Digital banking has assumed crucial importance in the development of Viet Nam’s banking system, Dao Minh Tu, deputy governor of the State Bank of Viet Nam (SBV) stressed at a recent conference.
The conference themed “Digital bank - the future of banking?” was held in Ha Noi last week.
At the conference, experts discussed challenges to the security of digital banking and the future of banking.
Digital banking poses opportunities and challenges to the Vietnamese banking system, said Tu.
Digital banking was different from traditional banking, forcing banks to continuously learn and develop, he said.
William Anthony Jennings, vice chairman of the management board of the Institute of Manpower, Banking and Finance said that the digital technology era for banks had arrived.
Up to 50 per cent of customers would want to switch to digital banking soon, said the vice chairman. He advised banks to consider the trend and plan accordingly.
At the workshop, Douglas Jackson, regional director in the Southeast Asia for Boston Consulting Group (BCG), said that Vietnamese customers were still dependant on cash transactions.
Thus, it was necessary for customers to change their thinking first before banks’ thinking changed, he said.
Viet Nam is a young country, whose human resources are in the golden population structure, which creates young human resources using digital technology, according to Jackson.
Dang Tuyet Dung, deputy general director of Maritime Bank, said that the bank had implemented digital banking. "Currently, the services we offer for our customers include not only internet banking but also combo packages”.
Recently, as customers at big banks lost money due to online fraud, many blamed the lost money on weak security of banks.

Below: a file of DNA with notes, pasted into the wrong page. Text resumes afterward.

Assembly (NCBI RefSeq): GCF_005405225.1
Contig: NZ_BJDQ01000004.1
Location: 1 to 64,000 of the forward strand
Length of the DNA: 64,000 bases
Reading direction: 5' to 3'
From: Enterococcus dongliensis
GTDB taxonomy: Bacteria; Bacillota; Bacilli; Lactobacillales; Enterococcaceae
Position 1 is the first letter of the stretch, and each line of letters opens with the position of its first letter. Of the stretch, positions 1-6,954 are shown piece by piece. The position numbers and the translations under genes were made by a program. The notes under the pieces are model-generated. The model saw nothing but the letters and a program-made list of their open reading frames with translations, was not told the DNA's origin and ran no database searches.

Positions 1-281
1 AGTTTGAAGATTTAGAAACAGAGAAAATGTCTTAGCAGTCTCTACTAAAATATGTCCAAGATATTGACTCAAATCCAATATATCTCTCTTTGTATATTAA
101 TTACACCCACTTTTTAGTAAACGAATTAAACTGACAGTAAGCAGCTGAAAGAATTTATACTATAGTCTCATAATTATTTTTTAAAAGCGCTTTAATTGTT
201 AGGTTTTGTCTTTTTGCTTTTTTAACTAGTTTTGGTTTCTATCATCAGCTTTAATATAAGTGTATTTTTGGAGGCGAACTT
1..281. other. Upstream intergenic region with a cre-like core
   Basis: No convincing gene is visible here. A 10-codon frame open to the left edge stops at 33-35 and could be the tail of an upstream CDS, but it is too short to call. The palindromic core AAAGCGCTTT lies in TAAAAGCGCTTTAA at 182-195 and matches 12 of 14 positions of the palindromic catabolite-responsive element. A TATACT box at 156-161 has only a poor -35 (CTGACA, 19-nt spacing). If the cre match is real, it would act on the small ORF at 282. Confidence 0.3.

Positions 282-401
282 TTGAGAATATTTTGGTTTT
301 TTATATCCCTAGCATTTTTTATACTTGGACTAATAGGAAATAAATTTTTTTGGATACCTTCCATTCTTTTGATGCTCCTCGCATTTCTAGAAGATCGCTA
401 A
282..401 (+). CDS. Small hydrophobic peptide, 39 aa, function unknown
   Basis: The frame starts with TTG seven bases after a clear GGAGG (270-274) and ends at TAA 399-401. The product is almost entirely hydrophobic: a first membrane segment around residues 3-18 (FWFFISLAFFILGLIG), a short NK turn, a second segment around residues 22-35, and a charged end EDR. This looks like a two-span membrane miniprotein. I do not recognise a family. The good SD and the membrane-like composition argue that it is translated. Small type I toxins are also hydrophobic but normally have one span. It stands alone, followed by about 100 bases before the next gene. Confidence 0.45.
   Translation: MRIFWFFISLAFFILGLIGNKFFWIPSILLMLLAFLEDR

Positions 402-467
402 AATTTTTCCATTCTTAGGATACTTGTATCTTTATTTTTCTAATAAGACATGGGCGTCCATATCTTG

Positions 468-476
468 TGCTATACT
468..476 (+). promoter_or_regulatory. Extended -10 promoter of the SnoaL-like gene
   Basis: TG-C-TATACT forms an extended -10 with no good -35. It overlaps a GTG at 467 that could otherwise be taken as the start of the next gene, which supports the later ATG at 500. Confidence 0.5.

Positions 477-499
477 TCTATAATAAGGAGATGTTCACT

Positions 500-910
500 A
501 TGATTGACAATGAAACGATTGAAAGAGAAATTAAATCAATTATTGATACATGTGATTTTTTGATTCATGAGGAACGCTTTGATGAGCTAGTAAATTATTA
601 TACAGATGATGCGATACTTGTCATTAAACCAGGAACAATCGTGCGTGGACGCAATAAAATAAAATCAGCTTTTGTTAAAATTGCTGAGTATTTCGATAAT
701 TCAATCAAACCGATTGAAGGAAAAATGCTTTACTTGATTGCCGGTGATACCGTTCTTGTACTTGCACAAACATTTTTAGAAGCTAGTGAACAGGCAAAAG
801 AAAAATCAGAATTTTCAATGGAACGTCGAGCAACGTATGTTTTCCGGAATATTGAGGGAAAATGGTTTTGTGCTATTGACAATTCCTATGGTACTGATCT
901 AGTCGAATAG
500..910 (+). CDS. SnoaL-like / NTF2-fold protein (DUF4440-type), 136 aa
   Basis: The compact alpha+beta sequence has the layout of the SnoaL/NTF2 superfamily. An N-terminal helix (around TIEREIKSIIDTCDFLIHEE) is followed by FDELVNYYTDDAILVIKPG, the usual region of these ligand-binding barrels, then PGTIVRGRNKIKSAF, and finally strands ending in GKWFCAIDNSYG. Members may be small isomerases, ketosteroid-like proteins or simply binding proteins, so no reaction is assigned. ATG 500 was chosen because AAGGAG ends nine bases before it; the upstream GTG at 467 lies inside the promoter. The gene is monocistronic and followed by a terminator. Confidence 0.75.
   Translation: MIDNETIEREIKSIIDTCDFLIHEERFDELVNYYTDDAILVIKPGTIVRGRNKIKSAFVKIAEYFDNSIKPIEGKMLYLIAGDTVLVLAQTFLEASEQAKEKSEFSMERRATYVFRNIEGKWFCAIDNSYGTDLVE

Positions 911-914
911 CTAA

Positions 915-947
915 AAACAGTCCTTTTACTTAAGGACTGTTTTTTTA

"Investments to improve information technology infrastructure and enhance security is crucial. Besides the general principles of security applying to the entire commercial banking system under the direction of the State Bank, banks also need to develop their own security measures," said Phan Thai Dung, deputy director of the Informatics Technology Department under The State Bank.
At the conference, the BCG revealed the findings of study of 200 clients, which are financial institutions, to find their difficulties in digital banking.
The results showed that though banks have many routes they lack a common vision for digital banking. Interfaces and systems are not integrated, infrastructures are outdated and ability to access multi-channel data is poor.
However, according to Douglas Jackson, if banks can overcome these obstacles, the benefits of digital banking are huge such as increasing revenue and market share, improved performance and a competitive advantage versus competitors which cannot afford digital features.